Pinterest for Your Publication

By Jennifer Ford

Most publications have gotten started with the basics of a social media plan by creating a Twitter feed and a Facebook page. But there are many, many other social media tools that your readers might be using and where you might be able to reach them. Readers and consumers these days don’t much care how you get your content to them, but they want to be able to find you on every screen and every device and every network they use.

That’s why you might want to consider Pinterest as part of your social media strategy to share your content. Pinterest is a virtual pinboard that launched in 2010. In under 2 years it became one of the 10 largest social networking services. I can easily see why: its purpose is to share photos, which we all know innately (and gauging from the shift toward a more photo-centric Timeline, Facebook agrees) are the most enticing element of social networking. I joined Pinterest during its beta phase and it has since become a regular at my social media table along with Facebook, Twitter and LinkedIn.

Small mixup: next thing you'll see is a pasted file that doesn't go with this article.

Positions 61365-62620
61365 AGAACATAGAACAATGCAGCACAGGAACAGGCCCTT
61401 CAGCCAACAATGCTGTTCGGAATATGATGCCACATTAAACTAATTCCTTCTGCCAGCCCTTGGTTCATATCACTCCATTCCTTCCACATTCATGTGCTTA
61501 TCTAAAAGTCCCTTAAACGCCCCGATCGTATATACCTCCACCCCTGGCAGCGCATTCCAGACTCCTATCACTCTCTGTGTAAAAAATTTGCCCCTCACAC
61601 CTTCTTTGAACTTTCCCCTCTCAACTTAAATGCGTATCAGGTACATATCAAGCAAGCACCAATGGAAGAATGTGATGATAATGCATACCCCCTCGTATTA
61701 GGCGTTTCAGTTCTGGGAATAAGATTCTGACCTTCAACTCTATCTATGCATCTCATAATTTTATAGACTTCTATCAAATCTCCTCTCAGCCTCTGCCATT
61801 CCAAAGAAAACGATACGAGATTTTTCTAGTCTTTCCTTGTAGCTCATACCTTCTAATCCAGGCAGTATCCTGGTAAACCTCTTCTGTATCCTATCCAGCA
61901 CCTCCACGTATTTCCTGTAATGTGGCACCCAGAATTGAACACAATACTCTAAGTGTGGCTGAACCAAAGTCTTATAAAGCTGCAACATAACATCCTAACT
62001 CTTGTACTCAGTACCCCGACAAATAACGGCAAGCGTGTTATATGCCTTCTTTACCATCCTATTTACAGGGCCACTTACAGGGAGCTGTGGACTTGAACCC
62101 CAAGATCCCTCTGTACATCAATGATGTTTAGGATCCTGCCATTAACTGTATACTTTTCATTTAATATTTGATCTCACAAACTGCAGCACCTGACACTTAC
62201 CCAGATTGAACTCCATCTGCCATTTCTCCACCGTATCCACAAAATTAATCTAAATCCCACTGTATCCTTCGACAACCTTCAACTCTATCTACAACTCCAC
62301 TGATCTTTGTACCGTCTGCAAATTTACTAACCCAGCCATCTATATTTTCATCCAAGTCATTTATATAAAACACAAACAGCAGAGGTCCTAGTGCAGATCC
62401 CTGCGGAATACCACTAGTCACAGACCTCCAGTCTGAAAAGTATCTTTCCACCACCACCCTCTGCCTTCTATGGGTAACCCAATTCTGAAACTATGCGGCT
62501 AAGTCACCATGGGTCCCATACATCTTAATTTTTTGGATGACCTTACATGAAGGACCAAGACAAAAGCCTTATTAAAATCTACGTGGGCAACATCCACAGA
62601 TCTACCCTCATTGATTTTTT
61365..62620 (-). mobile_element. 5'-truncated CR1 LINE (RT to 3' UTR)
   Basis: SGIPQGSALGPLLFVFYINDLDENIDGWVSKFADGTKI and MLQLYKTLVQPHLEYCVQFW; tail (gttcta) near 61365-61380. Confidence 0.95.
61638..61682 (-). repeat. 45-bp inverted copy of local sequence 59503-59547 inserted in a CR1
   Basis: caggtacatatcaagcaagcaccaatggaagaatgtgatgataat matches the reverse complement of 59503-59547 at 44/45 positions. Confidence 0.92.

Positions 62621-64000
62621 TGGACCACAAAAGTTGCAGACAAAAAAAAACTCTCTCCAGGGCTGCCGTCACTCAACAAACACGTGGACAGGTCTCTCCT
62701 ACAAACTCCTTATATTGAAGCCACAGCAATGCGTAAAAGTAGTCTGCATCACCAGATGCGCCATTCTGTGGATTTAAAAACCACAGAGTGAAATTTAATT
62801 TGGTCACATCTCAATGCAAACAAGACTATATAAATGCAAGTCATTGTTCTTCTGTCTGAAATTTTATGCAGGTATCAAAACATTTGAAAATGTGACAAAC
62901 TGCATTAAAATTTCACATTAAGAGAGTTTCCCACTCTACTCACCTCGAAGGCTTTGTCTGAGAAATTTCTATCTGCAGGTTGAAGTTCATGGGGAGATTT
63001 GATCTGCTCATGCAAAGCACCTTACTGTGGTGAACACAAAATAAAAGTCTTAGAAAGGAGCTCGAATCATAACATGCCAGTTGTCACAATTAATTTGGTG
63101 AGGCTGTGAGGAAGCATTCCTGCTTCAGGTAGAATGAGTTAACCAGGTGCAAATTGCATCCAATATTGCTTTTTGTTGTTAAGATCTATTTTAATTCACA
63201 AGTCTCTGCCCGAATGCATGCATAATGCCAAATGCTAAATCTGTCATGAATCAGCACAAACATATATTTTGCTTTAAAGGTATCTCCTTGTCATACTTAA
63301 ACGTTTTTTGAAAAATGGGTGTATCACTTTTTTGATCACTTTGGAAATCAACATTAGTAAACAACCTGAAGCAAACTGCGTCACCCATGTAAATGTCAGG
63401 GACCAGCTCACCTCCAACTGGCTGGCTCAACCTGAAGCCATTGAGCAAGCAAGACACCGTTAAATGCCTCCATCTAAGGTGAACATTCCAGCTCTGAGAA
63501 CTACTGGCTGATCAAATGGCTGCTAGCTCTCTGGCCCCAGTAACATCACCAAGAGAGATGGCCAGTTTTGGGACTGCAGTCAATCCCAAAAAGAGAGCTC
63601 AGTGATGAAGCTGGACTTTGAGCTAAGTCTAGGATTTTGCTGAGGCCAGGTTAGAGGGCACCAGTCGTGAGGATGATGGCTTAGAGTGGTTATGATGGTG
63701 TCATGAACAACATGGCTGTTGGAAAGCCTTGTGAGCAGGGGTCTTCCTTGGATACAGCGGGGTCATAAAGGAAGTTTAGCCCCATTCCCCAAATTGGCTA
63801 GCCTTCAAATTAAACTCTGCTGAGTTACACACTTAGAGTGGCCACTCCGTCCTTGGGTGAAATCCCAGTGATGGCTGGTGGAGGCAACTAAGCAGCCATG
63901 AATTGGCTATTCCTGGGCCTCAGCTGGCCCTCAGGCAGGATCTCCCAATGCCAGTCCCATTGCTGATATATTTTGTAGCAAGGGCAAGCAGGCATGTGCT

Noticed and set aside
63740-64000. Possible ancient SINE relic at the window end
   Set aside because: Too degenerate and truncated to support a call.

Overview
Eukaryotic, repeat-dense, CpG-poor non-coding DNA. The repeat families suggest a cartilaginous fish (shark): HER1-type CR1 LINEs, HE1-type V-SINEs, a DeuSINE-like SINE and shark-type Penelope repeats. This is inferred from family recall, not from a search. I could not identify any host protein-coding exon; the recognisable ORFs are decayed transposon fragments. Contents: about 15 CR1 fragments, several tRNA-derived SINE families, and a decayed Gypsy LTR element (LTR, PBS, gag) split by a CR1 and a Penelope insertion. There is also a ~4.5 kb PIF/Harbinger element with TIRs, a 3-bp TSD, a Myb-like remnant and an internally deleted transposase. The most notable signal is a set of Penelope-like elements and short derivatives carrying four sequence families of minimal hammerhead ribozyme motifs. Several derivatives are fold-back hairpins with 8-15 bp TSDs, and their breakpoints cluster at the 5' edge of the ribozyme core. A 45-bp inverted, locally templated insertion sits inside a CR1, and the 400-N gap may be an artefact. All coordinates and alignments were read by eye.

Businesses selling products marketed with images on Pinterest are seeing better sales than through Facebook. In a comparison of 50,000 purchases via Facebook and 50,000 purchases via Pinterest on jewelry site Boticca.com, Pinterest buyers spent $180 to Facebook’s $85 per purchase.